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What To Know About The French Clinical Trial That Left One Person Brain-Dead, Five Others Hospitalized

French Health Minister Marisol Touraine, left, and Professor Gilles Edan, the chief neuroscientist at Rennes Hospital, address the media during a press conference about a clinical trial that left one man brain-dead and at least three others with irreversible brain damage.

French Health Minister Marisol Touraine, left, and Professor Gilles Edan, the chief neuroscientist at Rennes Hospital, address the media during a press conference about a clinical trial in France that left one man brain-dead and at least three others with irreversible brain damage.

One person is in a coma and five others are in critical condition after a drug trial in France went terribly wrong, the country’s health ministry announced Friday.

In a statement, French Health Minister Marisol Touraine reported that a “serious accident” occurred during a Phase 1 clinical trial of an oral drug meant to treat certain mood disorders and neurodgenerative conditions. The testing, which was being conducted by Biotrial, a laboratory based in Rennes, has been suspended, and all volunteers recalled.

The ministry did not name the drug involved in the trials, saying only that it was “a drug taken orally being developed by a European laboratory.” Correcting initial media reports, Touraine said that the drug did not contain any cannabis or cannabis derivatives, but rather that it acts upon cannabinoid receptors in the brain.

A total of 90 people were involved in the trial, according to Reuters. Those sickened by the drug are being treated in the University Hospital of Rennes.

Of the six people injured, one was fully brain dead and at least four others were in critical neurological condition. According to Dr. Gilles Edan, a neurologist at the University of Rennes Hospital Center who has evaluated the patients, “three already have a severe enough clinical picture to fear that even in the best situation there will be an irreversible handicap.”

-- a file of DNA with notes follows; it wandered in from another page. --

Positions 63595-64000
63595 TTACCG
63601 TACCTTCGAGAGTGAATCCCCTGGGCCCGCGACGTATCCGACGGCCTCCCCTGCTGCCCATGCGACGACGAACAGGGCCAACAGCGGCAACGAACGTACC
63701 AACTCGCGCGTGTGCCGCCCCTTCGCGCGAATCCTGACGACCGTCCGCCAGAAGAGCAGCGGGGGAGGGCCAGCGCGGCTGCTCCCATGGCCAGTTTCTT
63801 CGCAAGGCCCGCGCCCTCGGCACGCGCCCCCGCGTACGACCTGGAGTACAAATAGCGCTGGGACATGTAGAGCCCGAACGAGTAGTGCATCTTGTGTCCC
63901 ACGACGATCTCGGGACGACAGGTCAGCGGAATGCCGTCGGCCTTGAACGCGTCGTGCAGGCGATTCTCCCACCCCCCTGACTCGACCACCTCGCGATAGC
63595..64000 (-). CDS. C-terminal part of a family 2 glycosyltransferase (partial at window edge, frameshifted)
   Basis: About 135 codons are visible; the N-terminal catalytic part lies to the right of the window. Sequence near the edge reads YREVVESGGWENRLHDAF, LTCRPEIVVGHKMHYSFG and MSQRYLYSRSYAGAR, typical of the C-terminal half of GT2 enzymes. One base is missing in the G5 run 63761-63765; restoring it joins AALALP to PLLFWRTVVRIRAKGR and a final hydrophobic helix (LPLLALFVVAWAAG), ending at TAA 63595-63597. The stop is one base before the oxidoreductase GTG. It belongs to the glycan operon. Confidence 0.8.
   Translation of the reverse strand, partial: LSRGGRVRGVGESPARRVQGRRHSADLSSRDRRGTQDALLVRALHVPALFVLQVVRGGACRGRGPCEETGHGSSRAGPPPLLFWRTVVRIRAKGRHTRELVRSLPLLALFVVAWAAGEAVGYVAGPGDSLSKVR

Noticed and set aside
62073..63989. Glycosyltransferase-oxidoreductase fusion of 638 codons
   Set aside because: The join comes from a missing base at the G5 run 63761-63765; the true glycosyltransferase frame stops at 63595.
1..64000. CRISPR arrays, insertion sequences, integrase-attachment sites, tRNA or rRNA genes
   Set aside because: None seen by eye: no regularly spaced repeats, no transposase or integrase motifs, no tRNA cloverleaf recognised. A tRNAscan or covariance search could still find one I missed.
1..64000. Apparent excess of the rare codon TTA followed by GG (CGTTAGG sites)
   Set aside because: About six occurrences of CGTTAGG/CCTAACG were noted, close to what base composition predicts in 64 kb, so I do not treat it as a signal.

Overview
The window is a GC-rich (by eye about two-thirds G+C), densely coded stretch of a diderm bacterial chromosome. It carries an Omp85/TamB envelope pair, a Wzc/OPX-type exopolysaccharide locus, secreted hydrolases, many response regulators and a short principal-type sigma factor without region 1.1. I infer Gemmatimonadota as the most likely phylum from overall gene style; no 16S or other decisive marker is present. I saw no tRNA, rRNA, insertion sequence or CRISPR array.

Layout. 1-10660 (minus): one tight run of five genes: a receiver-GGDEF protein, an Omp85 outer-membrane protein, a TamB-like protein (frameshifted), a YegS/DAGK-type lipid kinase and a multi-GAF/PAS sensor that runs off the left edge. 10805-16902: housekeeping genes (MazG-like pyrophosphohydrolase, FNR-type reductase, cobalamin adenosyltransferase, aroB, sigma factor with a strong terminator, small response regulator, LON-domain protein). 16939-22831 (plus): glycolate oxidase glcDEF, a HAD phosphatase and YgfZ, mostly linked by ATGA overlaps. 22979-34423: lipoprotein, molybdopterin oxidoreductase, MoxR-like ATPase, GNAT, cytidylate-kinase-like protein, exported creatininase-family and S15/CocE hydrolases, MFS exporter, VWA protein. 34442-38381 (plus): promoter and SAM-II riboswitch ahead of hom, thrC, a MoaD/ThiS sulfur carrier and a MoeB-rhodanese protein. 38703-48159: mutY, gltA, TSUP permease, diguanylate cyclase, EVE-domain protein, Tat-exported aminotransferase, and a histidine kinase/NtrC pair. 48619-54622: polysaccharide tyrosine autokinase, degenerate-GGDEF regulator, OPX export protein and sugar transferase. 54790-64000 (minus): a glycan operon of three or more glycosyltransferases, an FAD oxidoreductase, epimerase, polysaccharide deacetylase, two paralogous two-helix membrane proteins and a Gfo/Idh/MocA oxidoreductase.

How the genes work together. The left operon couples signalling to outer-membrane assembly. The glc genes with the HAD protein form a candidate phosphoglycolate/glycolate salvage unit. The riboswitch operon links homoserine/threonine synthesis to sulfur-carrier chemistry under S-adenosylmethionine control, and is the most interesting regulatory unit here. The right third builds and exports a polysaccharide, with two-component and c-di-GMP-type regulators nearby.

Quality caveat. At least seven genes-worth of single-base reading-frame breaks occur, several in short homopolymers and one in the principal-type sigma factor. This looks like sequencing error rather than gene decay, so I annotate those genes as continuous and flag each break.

All six volunteers were men between the ages of 28 and 49, and were in good health prior to taking the oral medication at their homes. They all received multiple doses of the medication, the first of which was given on January 7th. The first symptoms appeared three days later, on January 10th, and the trial was stopped the next day.

Since doctor’s don’t know how the drug affects humans, all participants–even those without symptoms–will need to be monitored very closely, and even then, “[w]e cannot make a definitive prognosis,” said Dr. Edan.

Clinical trials are necessary in order to bring new drugs and treatments to the market. Before any new drug can be given to patients, it must first undergo extensive testing for both safety and effectiveness. (And before even being considered for use in human trials, all drugs must go through extensive preclinical testing, followed by animal testing.) Human clinical trials often last years and involve hundreds, if not thousands, of volunteers, during the various stages of testing.

In the initial Phase I testing, the new drug is given to a small group of healthy volunteers to ensure basic safety and tolerance at different doses before exposing more vulnerable patients to the drug. “Such trials start with a small dose which is then steadily increased over a few days. Also, the doses are most often given to the patients in a staggered fashion in order to minimize the risk of all volunteers experiencing a serious adverse effect,” Dr. Ben Whalley, Professor of Neuropharmacology at the University of Reading, and member of the British Pharmacological Society, explained in a statement.

“It is therefore unusual for reports to mention that up to 6 people have been affected unless the adverse event has taken several days to appear,” he said.

Europe has very strict regulatory standards governing the conduct of clinical trials, and Phase I trials are subject to particular scrutiny to minimize any risk to human health, said Prof. Jayne Lawrence, Chief Scientist at the Royal Pharmaceutical Society. “Those in charge of the trial would have had to have shown they had done everything they could to protect patient safety before the trial was allowed to go ahead,” she said.

The French Health Authorities and Ministry has begun a full investigation in order to understand what went wrong.

The main question this case is whether there were any failures of the study protocol that led to more harm than necessary. As Dr. Whalley alluded to, it is possible that they administered the drug to all volunteers at once, instead of staggering it to make sure the first doses were tolerated before exposing more participants.

That’s what happened ten years ago, when six participants suffered severe organ damage during a U.K.-based clinical trial for an experimental immune stimulant. Had they staggered the administration of the medication, the damage may have been limited to fewer people.

Thankfully, tragedies like this are rare. Millions of people participate in clinical trials each year, and serious adverse effects are uncommon, experienced by fewer than 0.31 percent of all participants. Fatal events are even rarer occurrences.


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